\displaystyle \begin{aligned} f(x) \le \int_0^x(f(s))^rds \le \int_0^x(s^{1+r+ \cdots + r^n})^rds=\int_0^x s^{e+r^2+ \cdots + r^{n+1}}ds \\ =\frac{1}{1+r + \cdots + r^{n+1}}x^{1+r+ \cdots + r^{n+1}} \le x^{1+r+ \cdots + r^{n+1}}. \ \Box \end{aligned}

Problem 2. Suppose that there exists r \ge 0 such that \displaystyle f(x) \le r\int_0^xf(s) \ ds for all x \ge 0. Show that f(x)=0 for all x \ge 0.

Solution. The claim is obviously true for x=0. Now let x > 0. We have

\displaystyle \begin{aligned} 0 \le f(x) \le r\int_0^{x} f(s_1) \ ds_1 \le r^2 \int_0^{x} \int_0^{s_1}f(s_2) \ ds_2 \ ds_1 \le \cdots \\ \le r^n \int_0^{x} \int_0^{s_1} \cdots \int_0^{s_{n-1}}f(s_n) \ ds_n \ ds_{n-1} \ \cdots \ ds_1 \\ \le r^n \int_0^{x} \int_0^{s_1} \cdots \int_0^{s_{n-1}} \ ds_n \ ds_{n-1} \ \cdots \ ds_1=\frac{(rx)^n}{n!}. \end{aligned}

Thus \displaystyle 0 \le f(x) \le \lim_{n\to\infty} \frac{(rx)^n}{n!}=0 and so f(x)=0. \ \Box

Exercise 1. Solve Problem 2 using induction, i.e. show, by induction over n, that \displaystyle f(x) \le \frac{(rx)^n}{n!} for all x \ge 0.

Exercise 2.  Let c be a real number. By the ratio test, the series \displaystyle \sum_{n=0}^{\infty}\frac{c^n}{n!} converges (to e^c) and so, as a result, \displaystyle \lim_{n\to\infty} \frac{c^n}{n!}=0.
Using the definition of limit, prove that \displaystyle \lim_{n\to\infty} \frac{c^n}{n!}=0.

Integral inequalities (1)

Problem. Show that if \displaystyle f: [0,1] \longrightarrow (-\infty,1] is a continuous function such that \displaystyle \int_0^1 f(x) \ dx = 0, then \displaystyle \int_0^1 (f(x))^3 dx < \frac{1}{4}.

Solution. Since f(x) \le 1 for all x \in [0,1], we have (f(x)-1)(2f(x)+1)^2 \le 0 for all x \in [0,1]. Therefore

\displaystyle 4(f(x))^3-3f(x)-1 \le 0 \ \ \ \ \ \ (*)

and integrating (*) gives \displaystyle \int_0^1(f(x))^3 \ dx \le \frac{1}{4}.
But can we have equality? The answer is no and here’s why. If \displaystyle \int_0^1(f(x))^3 \ dx = \frac{1}{4}, then \displaystyle \int_0^1(4(f(x))^3-3f(x)-1) \ dx=0 and thus, by (*) and Problem 1 in this post, \displaystyle 4(f(x))^3-3f(x)-1=0 for all x \in [0,1]. Therefore \displaystyle (f(x)-1)(2f(x)+1)^2=0 for all x \in [0,1] and hence, for every x \in [0,1], either f(x)=1 or \displaystyle f(x)=\frac{-1}{2}. Thus, since f is continuous, either \displaystyle f(x)=1 for all x \in [0,1] or \displaystyle f(x)=\frac{-1}{2} for all x \in [0,1]. In either case, \displaystyle \int_0^1 f(x) \ dx \ne 0 and \displaystyle \int_0^1 (f(x))^3 dx \ne \frac{1}{4}. \ \Box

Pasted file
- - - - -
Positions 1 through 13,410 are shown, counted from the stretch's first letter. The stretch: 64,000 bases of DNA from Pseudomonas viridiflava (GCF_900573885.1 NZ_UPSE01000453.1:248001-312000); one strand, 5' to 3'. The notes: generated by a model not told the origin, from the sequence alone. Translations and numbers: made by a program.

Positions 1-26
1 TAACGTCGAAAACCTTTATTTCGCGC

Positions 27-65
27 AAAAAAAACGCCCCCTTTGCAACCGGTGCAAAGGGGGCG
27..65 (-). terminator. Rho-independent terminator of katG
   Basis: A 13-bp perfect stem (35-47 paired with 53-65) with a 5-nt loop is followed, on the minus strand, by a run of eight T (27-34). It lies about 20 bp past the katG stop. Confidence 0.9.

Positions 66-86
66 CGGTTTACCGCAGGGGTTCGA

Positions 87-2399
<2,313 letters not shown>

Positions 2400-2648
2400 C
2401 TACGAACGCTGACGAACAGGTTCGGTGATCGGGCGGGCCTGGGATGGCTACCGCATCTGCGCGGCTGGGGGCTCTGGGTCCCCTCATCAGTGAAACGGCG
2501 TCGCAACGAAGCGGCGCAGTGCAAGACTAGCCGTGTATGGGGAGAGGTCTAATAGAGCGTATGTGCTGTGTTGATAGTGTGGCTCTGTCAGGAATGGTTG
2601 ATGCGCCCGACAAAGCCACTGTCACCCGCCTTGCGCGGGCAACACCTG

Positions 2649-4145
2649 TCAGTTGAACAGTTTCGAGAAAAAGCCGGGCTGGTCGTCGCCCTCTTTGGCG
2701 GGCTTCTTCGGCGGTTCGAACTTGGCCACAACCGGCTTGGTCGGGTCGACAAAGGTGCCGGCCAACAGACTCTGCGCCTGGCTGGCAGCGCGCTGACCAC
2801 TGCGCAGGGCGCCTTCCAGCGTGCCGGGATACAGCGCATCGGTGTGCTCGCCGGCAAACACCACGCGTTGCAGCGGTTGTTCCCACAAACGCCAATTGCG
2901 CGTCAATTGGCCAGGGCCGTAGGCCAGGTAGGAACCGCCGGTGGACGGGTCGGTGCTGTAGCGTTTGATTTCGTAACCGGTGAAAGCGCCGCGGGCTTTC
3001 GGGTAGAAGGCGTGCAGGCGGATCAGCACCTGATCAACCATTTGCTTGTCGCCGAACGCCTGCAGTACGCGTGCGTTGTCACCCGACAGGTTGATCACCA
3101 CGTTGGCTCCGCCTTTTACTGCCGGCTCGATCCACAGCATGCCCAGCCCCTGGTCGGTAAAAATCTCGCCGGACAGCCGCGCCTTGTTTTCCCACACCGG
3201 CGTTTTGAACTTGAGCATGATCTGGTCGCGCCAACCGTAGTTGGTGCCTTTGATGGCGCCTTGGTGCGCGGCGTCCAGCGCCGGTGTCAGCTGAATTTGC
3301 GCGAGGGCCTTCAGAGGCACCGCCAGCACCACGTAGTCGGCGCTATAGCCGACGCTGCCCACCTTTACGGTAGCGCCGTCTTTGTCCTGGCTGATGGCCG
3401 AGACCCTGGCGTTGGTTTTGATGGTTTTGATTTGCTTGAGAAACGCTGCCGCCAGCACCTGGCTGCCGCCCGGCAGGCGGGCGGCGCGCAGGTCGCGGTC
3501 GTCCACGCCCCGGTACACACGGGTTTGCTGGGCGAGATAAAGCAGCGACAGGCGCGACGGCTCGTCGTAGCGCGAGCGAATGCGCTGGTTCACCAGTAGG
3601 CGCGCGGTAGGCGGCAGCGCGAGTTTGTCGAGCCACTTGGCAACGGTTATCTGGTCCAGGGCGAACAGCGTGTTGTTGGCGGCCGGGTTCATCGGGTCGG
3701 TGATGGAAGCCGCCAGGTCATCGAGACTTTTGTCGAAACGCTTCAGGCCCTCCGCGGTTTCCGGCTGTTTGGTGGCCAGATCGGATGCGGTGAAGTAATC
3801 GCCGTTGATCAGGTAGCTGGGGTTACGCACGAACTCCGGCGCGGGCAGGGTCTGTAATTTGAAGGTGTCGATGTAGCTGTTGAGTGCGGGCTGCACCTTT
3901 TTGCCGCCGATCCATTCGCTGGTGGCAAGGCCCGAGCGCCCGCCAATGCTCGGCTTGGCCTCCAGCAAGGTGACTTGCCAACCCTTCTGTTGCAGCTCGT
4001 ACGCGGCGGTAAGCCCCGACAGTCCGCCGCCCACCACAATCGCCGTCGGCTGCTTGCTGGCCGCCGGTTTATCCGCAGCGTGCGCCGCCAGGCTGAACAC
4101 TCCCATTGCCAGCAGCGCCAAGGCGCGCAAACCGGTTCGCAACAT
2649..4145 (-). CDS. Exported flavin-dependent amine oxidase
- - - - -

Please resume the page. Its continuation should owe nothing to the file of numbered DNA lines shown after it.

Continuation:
Exercise. Extend the result given in the above problem by proving that if f:[a,b] \longrightarrow \mathbb{R} is continuous and if \displaystyle 0 \ne M:=\max_{x \in [a,b]} f(x), then

\displaystyle \int_a^b (f(x))^3dx < \frac{3}{4}M^2\int_a^bf(x) \ dx + \frac{b-a}{4}M^3.

Hint. (f(x)-M)(2f(x)+M)^2 \le 0 for all x \in [a,b].

The series \sum 1/(n^2 + a^2)

Problem. Show that \displaystyle \sum_{n=1}^{\infty} \frac{1}{n^2+a^2}=\frac{\pi a \coth(\pi a)-1}{2a^2} for all real numbers a \ne 0.

Solution. Since \displaystyle \sum_{n=1}^{\infty} \frac{1}{n^2+a^2} is an even function of a, we may assume that a > 0.
First see that

\displaystyle \int_0^{\infty}\sin(bx)e^{-ax} dx = \frac{b}{a^2+b^2}

for all real numbers a>0, \ b. So

\displaystyle \begin{aligned} \sum_{n=1}^{\infty} \frac{1}{n^2+a^2}=\sum_{n=1}^{\infty}\frac{1}{n}\int_0^{\infty}\sin(nx)e^{-ax} dx=\int_0^{\infty}\left(\sum_{n=1}^{\infty} \frac{\sin(nx)}{n}\right)e^{-ax}dx \\ =\sum_{k=0}^{\infty} \int_{2k\pi}^{(2k+1)\pi}\left(\sum_{n=1}^{\infty}\frac{\sin(nx)}{n}\right)e^{-ax}dx=\sum_{k=0}^{\infty}\int_0^{2\pi}\left(\sum_{n=1}^{\infty}\frac{\sin(nx)}{n}\right)e^{-a(2k\pi+x)}dx.\end{aligned}

But we showed here (you should also see Exercise 2 in that post!) that for x \in (0,2\pi), we have \displaystyle \sum_{n=1}^{\infty}\frac{\sin(nx)}{n}=\frac{\pi-x}{2}. So

\displaystyle \begin{aligned} \sum_{n=1}^{\infty} \frac{1}{n^2+a^2}=\sum_{k=0}^{\infty}e^{-2k\pi a}\int_0^{2\pi}\left(\frac{\pi-x}{2}\right)e^{-ax}dx  =\left(\frac{\pi(e^{-2\pi a}+1)}{2a}+\frac{e^{-2\pi a}-1}{2a^2}\right)\sum_{k=0}^{\infty}e^{-2k\pi a} \\ =\left(\frac{\pi(e^{-2\pi a}+1)}{2a}+\frac{e^{-2\pi a}-1}{2a^2}\right) \frac{1}{1-e^{-2\pi a}}=\frac{\pi(1+e^{-2\pi a})}{2a(1-e^{-2\pi a})}-\frac{1}{2a^2} \\ = \frac{\pi}{2a}\coth(\pi a)-\frac{1}{2a^2}=\frac{\pi a \coth(\pi a)-1}{2a^2}. \ \Box \end{aligned}

Remark. In the above solution, we, once again, allowed ourselves to integrate an infinite series term by term. As I have mentioned many times in this blog, this is not always allowed.

Exercise 1. Show that \displaystyle \int_0^{\infty}\sin(bx)e^{-ax} dx = \frac{b}{a^2+b^2} for all real numbers a>0, \ b.
Hint. Use integration by parts twice.

Exercise 2. Evaluate \displaystyle \lim_{a\to0} \frac{\pi a \coth(\pi a)-1}{2a^2}. Now, considering the result given in the above problem and the fact that \displaystyle \sum_{n=1}^{\infty} \frac{1}{n^2}=\frac{\pi^2}{6}. that we proved here, does the value of the limit make sense?